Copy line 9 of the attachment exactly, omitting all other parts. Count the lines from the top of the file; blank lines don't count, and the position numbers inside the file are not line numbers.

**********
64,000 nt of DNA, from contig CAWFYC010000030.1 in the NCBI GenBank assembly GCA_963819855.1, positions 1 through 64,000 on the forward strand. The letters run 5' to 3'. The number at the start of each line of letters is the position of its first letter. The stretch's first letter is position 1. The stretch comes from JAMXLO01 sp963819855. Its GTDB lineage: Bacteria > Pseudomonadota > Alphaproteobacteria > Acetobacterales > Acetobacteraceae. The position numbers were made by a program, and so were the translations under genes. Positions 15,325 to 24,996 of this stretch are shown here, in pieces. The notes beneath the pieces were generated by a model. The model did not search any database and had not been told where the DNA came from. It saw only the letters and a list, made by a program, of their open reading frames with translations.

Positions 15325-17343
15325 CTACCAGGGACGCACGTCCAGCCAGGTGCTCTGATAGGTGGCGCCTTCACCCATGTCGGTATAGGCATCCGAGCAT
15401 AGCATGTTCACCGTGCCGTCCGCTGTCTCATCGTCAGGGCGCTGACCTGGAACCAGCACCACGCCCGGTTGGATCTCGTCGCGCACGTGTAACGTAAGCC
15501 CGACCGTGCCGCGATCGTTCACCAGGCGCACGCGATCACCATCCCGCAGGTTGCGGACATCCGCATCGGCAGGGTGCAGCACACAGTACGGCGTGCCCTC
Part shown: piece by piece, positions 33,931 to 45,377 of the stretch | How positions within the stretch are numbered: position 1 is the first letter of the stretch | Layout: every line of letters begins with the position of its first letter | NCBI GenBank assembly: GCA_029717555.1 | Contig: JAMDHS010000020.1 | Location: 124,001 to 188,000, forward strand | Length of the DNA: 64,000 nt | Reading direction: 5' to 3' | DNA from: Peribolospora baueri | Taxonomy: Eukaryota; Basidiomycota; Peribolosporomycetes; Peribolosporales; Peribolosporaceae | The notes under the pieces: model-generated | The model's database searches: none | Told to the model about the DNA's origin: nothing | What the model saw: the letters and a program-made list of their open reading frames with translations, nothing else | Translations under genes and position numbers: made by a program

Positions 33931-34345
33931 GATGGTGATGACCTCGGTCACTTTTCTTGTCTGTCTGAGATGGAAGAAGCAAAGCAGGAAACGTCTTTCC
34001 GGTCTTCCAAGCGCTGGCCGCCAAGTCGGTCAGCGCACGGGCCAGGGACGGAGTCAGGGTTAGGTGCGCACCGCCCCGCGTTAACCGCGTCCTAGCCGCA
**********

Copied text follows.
34001 GGTCTTCCAAGCGCTGGCCGCCAAGTCGGTCAGCGCACGGGCCAGGGACGGAGTCAGGGTTAGGTGCGCACCGCCCCGCGTTAACCGCGTCCTAGCCGCA